Abiotic Redox Reactions of Quinones Driven by Ocean World Relevant Minerals - NASA/ADS Now on home page ads icon ads Enable full ADS view NASA/ADS Abiotic Redox Reactions of Quinones Driven by Ocean World Relevant Minerals Dzurilla, KA ; Weber, JM ; LaRowe, DE ; Goldman, AD ; Henderson, BL ; Barge, LM Abstract An investigation of FeS's ability to facilitate the production of biologically important compounds. Publication: LPI Contributions Pub Date: March 2023 Bibcode: 2023LPICo2806.2362D full text sources Publisher | © The SAO/NASA Astrophysics Data System adshelp[at]cfa.harvard.edu The ADS is operated by the Smithsonian Astrophysical Observatory under NASA Cooperative Agreement NNX16AC86A NASA logo Smithsonian logo Resources About ADS ADS Help What's New Careers@ADS Social @adsabs ADS Blog Project Switch to full ADS Is ADS down? (or is it just me...) …

Scaling laws in enzyme function reveal a new kind of biochemical universality

Authors

and Sara I. Walker. Gagler,Dylan C.,Bradley Karas,Christopher P. Kempes,John Malloy,Veronica Mierzejewski,Aaron D. Goldman,Hyunju Kim

Journal

Proceedings of the National Academy of Sciences

Published Date

2022/3/1

All life on Earth is unified by its use of a shared set of component chemical compounds and reactions, providing a detailed model for universal biochemistry. However, this notion of universality is specific to known biochemistry and does not allow quantitative predictions about examples not yet observed. Here, we introduce a more generalizable concept of biochemical universality that is more akin to the kind of universality found in physics. Using annotated genomic datasets including an ensemble of 11,955 metagenomes, 1,282 archaea, 11,759 bacteria, and 200 eukaryotic taxa, we show how enzyme functions form universality classes with common scaling behavior in their relative abundances across the datasets. We verify that these scaling laws are not explained by the presence of compounds, reactions, and enzyme functions shared across known examples of life. We demonstrate how these scaling laws can …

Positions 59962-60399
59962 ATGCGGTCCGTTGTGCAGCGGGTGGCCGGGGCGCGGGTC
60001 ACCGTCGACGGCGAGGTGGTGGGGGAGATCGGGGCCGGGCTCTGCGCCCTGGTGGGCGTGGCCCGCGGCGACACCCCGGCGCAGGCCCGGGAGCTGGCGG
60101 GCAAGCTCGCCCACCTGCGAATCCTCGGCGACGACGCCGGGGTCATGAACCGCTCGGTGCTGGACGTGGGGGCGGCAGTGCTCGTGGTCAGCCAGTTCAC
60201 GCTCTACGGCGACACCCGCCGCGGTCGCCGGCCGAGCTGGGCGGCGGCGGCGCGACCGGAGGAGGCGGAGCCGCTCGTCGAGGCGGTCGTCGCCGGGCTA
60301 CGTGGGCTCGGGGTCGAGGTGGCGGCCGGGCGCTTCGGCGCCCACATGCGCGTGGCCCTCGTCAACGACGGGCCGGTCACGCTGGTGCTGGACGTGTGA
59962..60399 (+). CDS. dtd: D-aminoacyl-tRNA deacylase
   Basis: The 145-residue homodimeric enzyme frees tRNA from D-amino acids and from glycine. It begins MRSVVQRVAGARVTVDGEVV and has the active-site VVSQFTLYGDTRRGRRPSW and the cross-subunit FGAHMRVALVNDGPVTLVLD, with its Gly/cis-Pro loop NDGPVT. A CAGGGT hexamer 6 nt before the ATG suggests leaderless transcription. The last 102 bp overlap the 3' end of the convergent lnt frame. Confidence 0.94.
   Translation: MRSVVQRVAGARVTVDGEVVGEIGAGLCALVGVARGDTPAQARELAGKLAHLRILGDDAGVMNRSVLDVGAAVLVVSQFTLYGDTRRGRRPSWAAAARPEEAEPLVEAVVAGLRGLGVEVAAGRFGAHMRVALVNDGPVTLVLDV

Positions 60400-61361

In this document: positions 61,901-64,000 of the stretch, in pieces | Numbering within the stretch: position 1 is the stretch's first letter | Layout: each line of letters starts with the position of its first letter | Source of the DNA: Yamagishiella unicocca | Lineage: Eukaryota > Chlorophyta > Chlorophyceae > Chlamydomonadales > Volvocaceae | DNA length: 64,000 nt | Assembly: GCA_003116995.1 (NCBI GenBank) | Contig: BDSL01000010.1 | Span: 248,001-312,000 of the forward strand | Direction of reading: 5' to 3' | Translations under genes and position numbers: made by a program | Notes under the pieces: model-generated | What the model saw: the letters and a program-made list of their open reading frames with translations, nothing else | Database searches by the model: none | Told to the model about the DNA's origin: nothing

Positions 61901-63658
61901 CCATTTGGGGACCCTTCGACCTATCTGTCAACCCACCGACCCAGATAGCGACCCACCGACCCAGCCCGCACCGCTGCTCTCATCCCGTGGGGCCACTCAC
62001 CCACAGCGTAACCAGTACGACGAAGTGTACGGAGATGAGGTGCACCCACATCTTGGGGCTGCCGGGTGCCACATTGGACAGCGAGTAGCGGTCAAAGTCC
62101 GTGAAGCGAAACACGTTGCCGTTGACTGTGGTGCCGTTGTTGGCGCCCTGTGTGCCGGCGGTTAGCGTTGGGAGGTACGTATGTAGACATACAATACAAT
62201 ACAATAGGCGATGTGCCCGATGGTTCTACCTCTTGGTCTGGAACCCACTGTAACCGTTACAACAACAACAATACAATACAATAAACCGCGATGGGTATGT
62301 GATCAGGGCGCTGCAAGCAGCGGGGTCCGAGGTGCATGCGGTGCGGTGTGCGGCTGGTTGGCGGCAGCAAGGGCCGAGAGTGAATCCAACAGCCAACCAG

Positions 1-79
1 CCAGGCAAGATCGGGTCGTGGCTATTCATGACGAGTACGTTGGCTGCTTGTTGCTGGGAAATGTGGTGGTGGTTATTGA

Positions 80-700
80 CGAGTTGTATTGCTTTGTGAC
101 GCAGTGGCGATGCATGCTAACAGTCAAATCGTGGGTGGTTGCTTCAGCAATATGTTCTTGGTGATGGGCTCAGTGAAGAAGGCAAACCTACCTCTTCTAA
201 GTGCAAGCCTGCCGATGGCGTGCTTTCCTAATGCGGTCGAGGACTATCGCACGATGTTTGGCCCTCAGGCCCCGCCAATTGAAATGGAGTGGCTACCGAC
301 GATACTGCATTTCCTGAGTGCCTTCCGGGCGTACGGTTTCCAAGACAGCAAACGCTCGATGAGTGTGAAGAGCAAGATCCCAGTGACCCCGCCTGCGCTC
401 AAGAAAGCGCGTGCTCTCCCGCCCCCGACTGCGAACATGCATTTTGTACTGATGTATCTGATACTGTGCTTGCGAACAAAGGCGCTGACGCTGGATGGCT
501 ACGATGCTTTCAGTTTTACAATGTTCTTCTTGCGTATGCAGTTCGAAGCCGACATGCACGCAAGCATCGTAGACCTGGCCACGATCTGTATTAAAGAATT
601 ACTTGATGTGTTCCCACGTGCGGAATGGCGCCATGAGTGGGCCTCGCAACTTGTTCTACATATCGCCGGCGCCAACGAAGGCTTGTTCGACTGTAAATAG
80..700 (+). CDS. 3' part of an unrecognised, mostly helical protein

Testing Abiotic Reduction of NAD+ Directly Mediated by Iron/Sulfur Minerals

Authors

Jessica M Weber,Bryana L Henderson,Douglas E LaRowe,Aaron D Goldman,Scott M Perl,Keith Billings,Laura M Barge

Journal

Astrobiology

Published Date

2022/1/1

Life emerged in a geochemical context, possibly in the midst of mineral substrates. However, it is not known to what extent minerals and dissolved inorganic ions could have facilitated the evolution of biochemical reactions. Herein, we have experimentally shown that iron sulfide minerals can act as electron transfer agents for the reduction of the ubiquitous biological protein cofactor nicotinamide adenine dinucleotide (NAD+) under anaerobic prebiotic conditions, observing the NAD+/NADH redox transition by using ultraviolet-visible spectroscopy and 1H nuclear magnetic resonance. This reaction was mediated with iron sulfide minerals, which were likely abundant on early Earth in seafloor and hydrothermal settings; and the NAD+/NADH redox reaction occurred in the absence of UV light, peptide ligand(s), or dissolved mediators. To better understand this reaction, thermodynamic modeling was also performed. The …

Nucleobases in Meteorites to Nucleobases in RNA and DNA?

Authors

Ramanarayanan Krishnamurthy,Aaron D Goldman,David A Liberles,Karyn L Rogers,Yitzhak Tor

Journal

Journal of molecular evolution

Published Date

2022/10

Nucleic acids likely played a foundational role in the origin of life. However, the prebiotic chemistry of nucleoside and nucleotide synthesis has proved challenging on a number of fronts. The recent discovery of both pyrimidine and purine nucleobases in carbonaceous chondrite meteorites has garnered much attention from both the popular press and the scientific community. Here, we discuss these findings in the context of nucleoside/nucleotide prebiotic chemistry. We consider that the main challenge of prebiotic nucleoside synthesis, that of nucleosidic bond formation, is not addressed by the identification nucleobases in meteorites. We further discuss issues of selection that arise from the observation that such meteorites contain both canonical and non-canonical nucleobases. In sum, we argue that, despite the major analytical achievement of identifying and characterizing nucleobases in meteorites, this …